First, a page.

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Attic of Gallimaufry

Autumn

"Autumn", read by Professor John Richetti of the University of Pennsylvania.

John Richetti reads other poems

Who is John Richetti?

Walking the River Itchen.

John Keats' Biography

Lou Gehrig Biography.

Medieval Farming hadn't changed much by 1819.



Two centuries ago along the River Itchen, on September's seasonal slopes, John Keats breathed the tempering air into his final ode.

It was his last poem, his personal autumn, before the winter of his demise. Let's step with him through the slanted rays of September, to the storing in of stanza two, and hints of winter's stealth in the last.

Ode to Autumn

Season of mists and mellow fruitfulness,
Close bosom-friend of the maturing sun;
Conspiring with him how to load and bless
With fruit the vines that round the thatch-eves run;
To bend with apples the moss'd cottage-trees,
And fill all fruit with ripeness to the core;
To swell the gourd, and plump the hazel shells
With a sweet kernel; to set budding more,
And still more, later flowers for the bees,
Until they think warm days will never cease,
For summer has o'er-brimm'd their clammy cells.

Who hath not seen thee oft amid thy store?
Sometimes whoever seeks abroad may find
Thee sitting careless on a granary floor,
Thy hair soft-lifted by the winnowing wind;
Or on a half-reap'd furrow sound asleep,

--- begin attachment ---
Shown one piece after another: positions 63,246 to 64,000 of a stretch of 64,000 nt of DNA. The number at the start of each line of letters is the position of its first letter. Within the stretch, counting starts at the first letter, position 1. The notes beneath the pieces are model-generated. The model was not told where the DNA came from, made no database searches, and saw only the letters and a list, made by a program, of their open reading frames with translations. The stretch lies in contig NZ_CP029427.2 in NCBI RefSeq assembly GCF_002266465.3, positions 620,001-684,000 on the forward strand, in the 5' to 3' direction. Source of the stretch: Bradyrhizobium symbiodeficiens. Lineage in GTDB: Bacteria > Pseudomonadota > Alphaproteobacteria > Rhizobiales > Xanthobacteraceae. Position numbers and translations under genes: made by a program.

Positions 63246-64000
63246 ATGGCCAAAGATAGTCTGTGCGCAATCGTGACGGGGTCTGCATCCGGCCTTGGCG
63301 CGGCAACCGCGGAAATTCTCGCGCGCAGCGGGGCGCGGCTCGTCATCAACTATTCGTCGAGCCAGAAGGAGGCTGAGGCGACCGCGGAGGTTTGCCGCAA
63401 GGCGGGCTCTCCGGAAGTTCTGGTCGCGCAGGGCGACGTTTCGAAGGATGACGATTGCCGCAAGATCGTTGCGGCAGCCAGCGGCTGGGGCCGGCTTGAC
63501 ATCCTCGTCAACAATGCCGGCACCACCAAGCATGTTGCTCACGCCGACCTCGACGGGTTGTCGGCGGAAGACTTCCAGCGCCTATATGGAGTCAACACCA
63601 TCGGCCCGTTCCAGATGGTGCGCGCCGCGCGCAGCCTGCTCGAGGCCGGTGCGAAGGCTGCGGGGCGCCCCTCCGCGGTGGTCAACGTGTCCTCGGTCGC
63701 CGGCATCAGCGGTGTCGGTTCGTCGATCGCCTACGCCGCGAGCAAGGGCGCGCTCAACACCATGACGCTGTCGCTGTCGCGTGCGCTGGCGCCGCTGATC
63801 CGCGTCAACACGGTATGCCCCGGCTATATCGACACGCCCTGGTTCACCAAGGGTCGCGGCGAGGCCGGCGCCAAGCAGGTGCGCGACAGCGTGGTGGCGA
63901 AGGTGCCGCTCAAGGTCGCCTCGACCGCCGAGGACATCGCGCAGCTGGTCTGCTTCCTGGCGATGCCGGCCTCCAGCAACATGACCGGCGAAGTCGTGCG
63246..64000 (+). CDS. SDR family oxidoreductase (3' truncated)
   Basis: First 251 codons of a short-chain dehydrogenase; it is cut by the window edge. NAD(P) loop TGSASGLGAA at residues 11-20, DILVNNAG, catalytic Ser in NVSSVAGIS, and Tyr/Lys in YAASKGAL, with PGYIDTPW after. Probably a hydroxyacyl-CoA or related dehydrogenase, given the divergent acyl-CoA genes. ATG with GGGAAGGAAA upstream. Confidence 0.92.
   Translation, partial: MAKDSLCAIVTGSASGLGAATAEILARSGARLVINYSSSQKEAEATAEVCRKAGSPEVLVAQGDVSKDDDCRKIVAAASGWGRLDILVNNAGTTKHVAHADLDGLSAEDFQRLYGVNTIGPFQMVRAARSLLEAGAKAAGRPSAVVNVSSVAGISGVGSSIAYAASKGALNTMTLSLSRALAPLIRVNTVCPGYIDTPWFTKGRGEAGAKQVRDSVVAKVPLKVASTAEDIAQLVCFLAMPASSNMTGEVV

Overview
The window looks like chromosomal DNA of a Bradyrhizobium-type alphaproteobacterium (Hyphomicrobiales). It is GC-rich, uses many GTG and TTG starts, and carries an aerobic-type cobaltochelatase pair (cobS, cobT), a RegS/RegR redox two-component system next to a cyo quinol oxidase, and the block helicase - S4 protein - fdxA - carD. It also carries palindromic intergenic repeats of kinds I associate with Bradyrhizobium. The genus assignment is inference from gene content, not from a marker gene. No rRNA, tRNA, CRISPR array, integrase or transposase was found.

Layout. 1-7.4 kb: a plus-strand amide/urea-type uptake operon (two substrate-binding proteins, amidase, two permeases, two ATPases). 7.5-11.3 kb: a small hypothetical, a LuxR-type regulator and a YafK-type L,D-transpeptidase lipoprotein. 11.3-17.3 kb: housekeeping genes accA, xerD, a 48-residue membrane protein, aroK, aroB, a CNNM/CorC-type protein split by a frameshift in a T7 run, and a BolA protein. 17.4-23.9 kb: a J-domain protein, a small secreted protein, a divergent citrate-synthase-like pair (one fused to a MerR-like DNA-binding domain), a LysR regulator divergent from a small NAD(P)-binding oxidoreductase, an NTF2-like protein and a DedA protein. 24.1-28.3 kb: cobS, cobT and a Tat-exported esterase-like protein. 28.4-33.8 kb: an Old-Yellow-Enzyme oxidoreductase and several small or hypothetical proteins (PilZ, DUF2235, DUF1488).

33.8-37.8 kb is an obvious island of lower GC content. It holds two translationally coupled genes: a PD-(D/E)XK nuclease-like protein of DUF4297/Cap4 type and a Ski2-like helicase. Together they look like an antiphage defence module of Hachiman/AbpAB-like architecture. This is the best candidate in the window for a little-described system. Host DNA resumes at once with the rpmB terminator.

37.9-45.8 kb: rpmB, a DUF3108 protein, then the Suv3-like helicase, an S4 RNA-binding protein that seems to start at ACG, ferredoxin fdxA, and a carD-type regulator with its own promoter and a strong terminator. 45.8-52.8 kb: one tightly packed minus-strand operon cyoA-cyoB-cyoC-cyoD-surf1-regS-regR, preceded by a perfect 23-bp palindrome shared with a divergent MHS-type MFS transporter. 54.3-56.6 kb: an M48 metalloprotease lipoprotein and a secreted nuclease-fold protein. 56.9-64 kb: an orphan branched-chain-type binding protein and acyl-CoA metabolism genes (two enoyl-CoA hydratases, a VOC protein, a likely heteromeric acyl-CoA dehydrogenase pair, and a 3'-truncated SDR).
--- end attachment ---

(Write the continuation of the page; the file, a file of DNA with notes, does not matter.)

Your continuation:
Drowsed with the fume of poppies, while thy hook
Spares the next swath and all its twined flowers:
And sometimes like a gleaner thou dost keep
Steady thy laden head across a brook;
Or by a cider-press, with patient look,
Thou watchest the last oozings, hours by hours.

Where are the songs of Spring? Ay, where are they?
Think not of them, thou hast thy music too,--
While barred clouds bloom the soft-dying day,
And touch the stubble-plains with rosy hue;
Then in a wailful choir the small gnats mourn
Among the river sallows, borne aloft
Or sinking as the light wind lives or dies;
And full-grown lambs loud bleat from hilly bourn;
Hedge-crickets sing; and now with treble soft
The redbreast whistles from a garden-croft,
And gathering swallows twitter in the skies.

The poem links to Ian Reynolds' discussion of its composition.

We chose John Richetti's reading of Keats' "Ode to Autumn" from the many on public offer, because it's not horrible. The poem moves most readers to some standard, even stale, comments. We've linked to the reflections of a countryman, a mechanical engineer with something else to say.

Keats' lyrical imagery reflects the farming techniques of the early nineteenth century. Mowing and threshing machines were yet unkown. Grasses were cut with a hook or scythe, and grain arrived in the granary after the sheaves dropped through the winnowing wind of a flapping canvas.

Keats immortalizes the granary, the winnowing wind, the hook, the stubble and even a few swaths left for the gleaners after the harvest. His autumn idles into winter as cider dregs drip off the press.